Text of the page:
Monetary unit assumption (also known as money measurement concept) states that all accounting records should be made in terms of monetary units. All transactions are measured in monetary units and recorded in the books of accounts in terms of money which is generally the currency unit used in the country. In the United States, for example, all accounting records are maintained in terms of US-dollar. A multinational company, however, may maintain accounts in dual currencies.
Explanation of monetary unit assumption
A famous saying is that “Money is that what Money does”. Money acts as a standard unit to measure the value of goods & services. Under the monetary unit assumption, it is assumed that only those transactions which have a monetary value should be recorded in the books of accounts.
In other words, according to this concept, only those transactions are recorded in the books of accounts which can be measured in terms of money. There are some problems like the variation in the value of money, ignorance of qualitative factors like quality of management, growth of competition, etc. In spite of these problems, Money Measurement Concept is acceptable due to its easy adaptability and understandability.
The monetary unit assumption is based on the assumption that all transactions can be measured in money terms. Now it is the standard practice that all documents on which accounting records are based are issued in terms of money; hence maintaining accounting records in terms of money does not offer any problem.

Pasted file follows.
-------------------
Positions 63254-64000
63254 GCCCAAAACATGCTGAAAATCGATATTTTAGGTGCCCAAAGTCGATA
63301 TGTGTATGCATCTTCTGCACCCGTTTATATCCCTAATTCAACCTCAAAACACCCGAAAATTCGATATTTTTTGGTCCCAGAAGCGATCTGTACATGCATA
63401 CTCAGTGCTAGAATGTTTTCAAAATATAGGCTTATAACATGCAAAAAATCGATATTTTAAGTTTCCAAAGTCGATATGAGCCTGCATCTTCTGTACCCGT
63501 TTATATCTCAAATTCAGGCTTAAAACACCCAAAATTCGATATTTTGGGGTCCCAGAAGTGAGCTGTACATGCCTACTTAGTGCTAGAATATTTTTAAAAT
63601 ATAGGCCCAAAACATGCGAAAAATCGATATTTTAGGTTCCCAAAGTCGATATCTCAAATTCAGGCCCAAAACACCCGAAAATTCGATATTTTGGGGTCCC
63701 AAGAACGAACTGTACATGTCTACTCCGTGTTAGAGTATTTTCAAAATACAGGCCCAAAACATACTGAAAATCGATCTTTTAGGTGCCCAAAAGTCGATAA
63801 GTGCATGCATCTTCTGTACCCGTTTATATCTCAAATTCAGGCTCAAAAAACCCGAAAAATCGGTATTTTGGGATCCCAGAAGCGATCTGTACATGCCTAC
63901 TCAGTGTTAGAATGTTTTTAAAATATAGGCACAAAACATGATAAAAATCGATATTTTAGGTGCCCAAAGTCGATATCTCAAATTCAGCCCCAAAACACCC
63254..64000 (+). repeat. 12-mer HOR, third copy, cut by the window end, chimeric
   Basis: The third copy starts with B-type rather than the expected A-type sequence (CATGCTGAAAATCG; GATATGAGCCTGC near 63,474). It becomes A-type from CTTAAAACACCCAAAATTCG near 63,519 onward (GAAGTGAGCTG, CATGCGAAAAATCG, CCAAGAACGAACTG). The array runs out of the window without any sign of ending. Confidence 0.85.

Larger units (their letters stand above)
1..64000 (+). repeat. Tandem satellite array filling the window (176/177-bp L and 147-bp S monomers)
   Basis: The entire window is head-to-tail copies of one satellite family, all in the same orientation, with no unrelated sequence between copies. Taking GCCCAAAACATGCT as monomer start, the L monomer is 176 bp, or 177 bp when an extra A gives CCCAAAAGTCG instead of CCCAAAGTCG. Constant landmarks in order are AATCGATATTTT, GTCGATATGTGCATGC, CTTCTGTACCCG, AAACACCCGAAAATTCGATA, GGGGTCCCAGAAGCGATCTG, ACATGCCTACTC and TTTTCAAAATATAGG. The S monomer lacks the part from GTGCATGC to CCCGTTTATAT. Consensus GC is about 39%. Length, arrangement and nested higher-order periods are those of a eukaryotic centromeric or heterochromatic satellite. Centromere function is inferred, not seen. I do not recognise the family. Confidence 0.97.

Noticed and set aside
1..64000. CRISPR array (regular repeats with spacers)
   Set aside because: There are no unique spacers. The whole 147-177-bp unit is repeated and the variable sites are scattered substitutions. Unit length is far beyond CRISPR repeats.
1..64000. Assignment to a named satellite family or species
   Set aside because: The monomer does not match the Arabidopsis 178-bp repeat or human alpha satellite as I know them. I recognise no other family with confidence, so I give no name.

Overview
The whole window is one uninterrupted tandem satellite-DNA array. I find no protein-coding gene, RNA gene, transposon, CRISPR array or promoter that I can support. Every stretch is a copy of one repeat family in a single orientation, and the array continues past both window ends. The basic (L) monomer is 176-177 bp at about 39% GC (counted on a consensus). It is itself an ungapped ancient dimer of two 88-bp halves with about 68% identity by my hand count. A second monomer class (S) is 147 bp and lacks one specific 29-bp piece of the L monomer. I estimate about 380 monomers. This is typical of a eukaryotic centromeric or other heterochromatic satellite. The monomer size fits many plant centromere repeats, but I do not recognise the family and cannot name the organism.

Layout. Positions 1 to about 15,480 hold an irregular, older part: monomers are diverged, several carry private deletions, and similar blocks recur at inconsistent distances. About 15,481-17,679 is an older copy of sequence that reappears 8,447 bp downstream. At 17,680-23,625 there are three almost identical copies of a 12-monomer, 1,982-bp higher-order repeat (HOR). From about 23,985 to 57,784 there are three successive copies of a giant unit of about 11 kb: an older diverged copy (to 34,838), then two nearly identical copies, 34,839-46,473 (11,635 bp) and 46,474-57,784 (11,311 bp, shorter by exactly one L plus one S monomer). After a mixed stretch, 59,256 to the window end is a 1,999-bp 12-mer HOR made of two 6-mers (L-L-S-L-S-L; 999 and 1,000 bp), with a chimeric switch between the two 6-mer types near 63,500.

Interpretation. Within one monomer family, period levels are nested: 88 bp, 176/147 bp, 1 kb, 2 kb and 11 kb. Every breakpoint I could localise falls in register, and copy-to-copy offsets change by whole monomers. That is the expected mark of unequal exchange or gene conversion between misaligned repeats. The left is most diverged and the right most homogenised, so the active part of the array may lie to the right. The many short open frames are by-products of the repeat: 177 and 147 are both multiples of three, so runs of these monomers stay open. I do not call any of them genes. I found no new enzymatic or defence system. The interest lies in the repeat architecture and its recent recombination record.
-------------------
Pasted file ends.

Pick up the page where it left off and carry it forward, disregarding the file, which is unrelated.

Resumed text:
Another important aspect of the monetary unit is an assumption about the stability of the value of the monetary unit. While in reality, inflation results in erosion of the value of a monetary unit, accounting records are based on the assumption that a monetary unit has a stable value.
If the results of operations of a business entity are to be properly accounted for, they need to be expressed and recorded in common units of measurement. It is well-known that a business has many diverse kinds of assets, e.g. land and buildings, government securities and shares of other companies, inventory of raw materials and finished goods as well as cash and claims against debtors.
However, it is hardly possible to add up all these assets as there is no way of adding thousands of square feet of building space with tons of coal and numbers of bank notes because of differences in the physical nature of their measurement units. This problem—which is often referred to as the “apples and oranges” problem—is resolved by adding, for the purposes of accounting, the common economic value of the assets (and liabilities) expressed in monetary terms rather than in any other physical dimensions. It is possible to do so because cash, disparate physical goods and claims against others can usually be expressed in terms of money which in turn lends itself to common measurement and accounting.
However, this concept introduces many difficulties in accounting in the sense that those assets which cannot be accurately expressed in terms of monetary units are not usually reflected in business accounts.
For example, an asset purchased for $12,000 in the year 2003 and another asset purchased for $12,000 in the year 2016 would have the same cost and incur the same depreciation charge for accounting purposes.